It was one of those rain-drenched days where every city commuter was in the same boat. Actually, a boat might have been helpful, as every other form of public or personal transport was not going to ensure a quick trip home. I felt particularly unfortunate, as I only travel into work one day a week – and it ended up taking me three hours to get home.
As I sat on the train, announcements kept ringing out: ‘Apologies for the short delay… an incident on the tracks has halted progress…’ Short delays turned into longer and longer ones.
In my bag I had stashed a book my friend lent me. A book which frequently made me feel uncomfortable and emotional. Called Forgotten Girls, it is a series of short, real-life stories on girls and women throughout the world who have suffered in various ways. Some of the stories end well, some not – and throughout, we are encouraged to pray and reach out to those still struggling, for God’s light to enter their dark realities.
It’s amazing what effect this short book had on me, especially on this particular trip home. It’s a cliche that stories and experiences of the third world put your ‘first world problems’ into perspective, but it’s true. The trouble is, often we’re too uncomfortable (as I was) to enter into the depth of other people’s struggles, to ponder them. Because it might ‘guilt’ us into action, or bring us down, or what have you.
But as I started reading these compassionately written stories, something changed in me. The most memorable one was of a little Indonesian girl called Beti, whose mother left her with a neighbour when she was four years old. She told her she needed to go to find her father, and would be back in two weeks. Borang, the neighbour, was a witch doctor who agreed to take her on as a housekeeper in exchange for room and board. Instead, Borang tied her to the tree in the backyard rather than invite her in with the family. She continually issued punishments for perceived misbehaviour or for not completing her tasks to perfection. Beti was beaten regularly, and as she was treated like a wild animal, she started to behave like one – whimpering and refusing to speak. Neighbours would raise concerns, but no one knew what to do, and they feared retailiation.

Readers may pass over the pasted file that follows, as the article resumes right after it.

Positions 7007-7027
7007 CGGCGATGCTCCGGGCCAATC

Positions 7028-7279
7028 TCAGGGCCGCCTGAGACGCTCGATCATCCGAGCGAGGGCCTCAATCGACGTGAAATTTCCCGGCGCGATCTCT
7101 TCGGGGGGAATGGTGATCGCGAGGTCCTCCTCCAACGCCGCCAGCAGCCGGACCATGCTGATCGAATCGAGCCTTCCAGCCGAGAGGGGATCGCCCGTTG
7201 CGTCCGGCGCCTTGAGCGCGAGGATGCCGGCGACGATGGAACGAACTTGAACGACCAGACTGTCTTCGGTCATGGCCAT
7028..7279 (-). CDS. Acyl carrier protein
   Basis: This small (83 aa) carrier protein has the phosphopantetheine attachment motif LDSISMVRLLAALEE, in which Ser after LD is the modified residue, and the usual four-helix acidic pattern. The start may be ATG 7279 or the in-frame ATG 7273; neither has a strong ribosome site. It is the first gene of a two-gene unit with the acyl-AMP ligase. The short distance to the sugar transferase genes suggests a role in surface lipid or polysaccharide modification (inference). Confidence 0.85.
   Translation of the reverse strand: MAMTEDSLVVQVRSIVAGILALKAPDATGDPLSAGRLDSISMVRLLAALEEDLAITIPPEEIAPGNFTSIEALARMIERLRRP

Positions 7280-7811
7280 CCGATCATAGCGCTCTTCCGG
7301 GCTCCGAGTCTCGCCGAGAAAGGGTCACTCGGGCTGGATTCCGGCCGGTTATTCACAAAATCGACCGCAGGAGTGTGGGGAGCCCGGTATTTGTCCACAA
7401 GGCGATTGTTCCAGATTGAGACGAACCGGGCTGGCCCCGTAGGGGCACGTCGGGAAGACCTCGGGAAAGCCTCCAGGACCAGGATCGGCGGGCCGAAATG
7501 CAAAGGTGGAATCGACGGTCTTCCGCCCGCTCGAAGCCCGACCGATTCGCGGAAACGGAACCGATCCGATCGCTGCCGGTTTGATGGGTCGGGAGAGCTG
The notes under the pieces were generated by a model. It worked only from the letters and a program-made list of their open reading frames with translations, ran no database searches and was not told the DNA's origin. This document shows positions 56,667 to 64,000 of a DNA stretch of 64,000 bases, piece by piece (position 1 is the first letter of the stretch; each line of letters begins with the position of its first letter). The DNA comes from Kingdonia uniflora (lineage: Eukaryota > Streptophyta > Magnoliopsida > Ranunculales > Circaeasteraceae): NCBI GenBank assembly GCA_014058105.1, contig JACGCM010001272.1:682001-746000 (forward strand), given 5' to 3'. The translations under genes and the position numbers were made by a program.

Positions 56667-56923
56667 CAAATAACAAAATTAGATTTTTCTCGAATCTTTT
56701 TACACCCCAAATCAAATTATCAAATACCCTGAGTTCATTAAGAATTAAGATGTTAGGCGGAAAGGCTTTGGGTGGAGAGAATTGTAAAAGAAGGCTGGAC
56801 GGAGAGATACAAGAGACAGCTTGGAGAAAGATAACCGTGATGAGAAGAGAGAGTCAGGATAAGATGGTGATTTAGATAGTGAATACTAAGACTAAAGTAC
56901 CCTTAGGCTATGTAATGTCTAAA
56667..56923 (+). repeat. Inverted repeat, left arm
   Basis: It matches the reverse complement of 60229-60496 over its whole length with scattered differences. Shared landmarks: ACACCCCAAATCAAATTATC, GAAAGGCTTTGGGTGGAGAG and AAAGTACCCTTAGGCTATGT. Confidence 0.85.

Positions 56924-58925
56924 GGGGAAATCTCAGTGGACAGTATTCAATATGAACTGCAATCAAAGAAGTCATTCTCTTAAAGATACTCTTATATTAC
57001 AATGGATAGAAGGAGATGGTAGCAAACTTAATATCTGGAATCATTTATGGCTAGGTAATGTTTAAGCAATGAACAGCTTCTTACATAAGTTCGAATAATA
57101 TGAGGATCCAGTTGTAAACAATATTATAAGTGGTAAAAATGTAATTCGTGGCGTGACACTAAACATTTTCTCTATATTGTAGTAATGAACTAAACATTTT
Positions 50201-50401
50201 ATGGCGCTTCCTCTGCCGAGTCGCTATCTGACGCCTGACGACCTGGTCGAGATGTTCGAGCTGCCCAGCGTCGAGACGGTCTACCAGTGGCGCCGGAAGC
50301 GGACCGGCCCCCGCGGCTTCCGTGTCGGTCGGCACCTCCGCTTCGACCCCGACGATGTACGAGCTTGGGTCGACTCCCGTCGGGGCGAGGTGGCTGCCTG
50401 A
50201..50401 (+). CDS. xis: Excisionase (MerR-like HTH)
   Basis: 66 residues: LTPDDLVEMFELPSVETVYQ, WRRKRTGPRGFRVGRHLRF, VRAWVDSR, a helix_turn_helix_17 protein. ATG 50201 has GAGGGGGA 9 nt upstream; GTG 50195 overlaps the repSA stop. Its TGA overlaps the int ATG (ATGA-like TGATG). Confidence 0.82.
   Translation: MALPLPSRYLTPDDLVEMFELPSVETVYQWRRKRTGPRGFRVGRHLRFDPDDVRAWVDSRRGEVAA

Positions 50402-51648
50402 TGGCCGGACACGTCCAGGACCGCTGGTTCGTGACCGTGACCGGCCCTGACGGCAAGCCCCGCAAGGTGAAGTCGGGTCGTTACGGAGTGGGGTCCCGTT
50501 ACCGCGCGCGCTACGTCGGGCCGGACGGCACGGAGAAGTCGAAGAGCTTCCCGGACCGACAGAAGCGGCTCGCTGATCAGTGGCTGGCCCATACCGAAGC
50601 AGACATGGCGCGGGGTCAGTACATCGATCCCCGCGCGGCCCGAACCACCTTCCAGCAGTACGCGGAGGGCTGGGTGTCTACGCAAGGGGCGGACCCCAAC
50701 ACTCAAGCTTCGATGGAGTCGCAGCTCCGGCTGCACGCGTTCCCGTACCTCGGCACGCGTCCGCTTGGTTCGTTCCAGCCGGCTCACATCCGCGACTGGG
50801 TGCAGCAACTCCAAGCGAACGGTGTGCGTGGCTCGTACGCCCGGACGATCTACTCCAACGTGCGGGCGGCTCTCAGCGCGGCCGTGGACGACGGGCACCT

Then someone suggested they contact the local pre-school at the Christian seminary, and they were able to inform the leader there, Mirah, of the girl’s situation. When Mirah visited the house, she fumed with anger. ‘How did this happen?’, she demanded. Beti trusted no one, so she said nothing. Borang tried to argue with Mirah, but she firmly said: ‘We’ll be watching to see if the child improves. If not, we’ll be back to talk with you.’
A week later, Beti was found wandering in a daze down the village’s dirt road. Her head was bleeding after she’d been cut with scissors. Neighbours reported the incident to Mirah, and after bandaging her head up, she wrote down a contract naming Beti the ward of the seminary. The child would never return to the witch. When the contract was presented to Borang, she said ‘She’s a lazy dog – I’m glad to be rid of her!’. No one could believe she would relinquish Beti so easily. After being cared for at the seminary, she gradually turned from the wild, frightened creature that she was to a gregarious young girl who loves to sing. She has now been adopted by the seminary’s resident cook and lives a happy, redeemed life.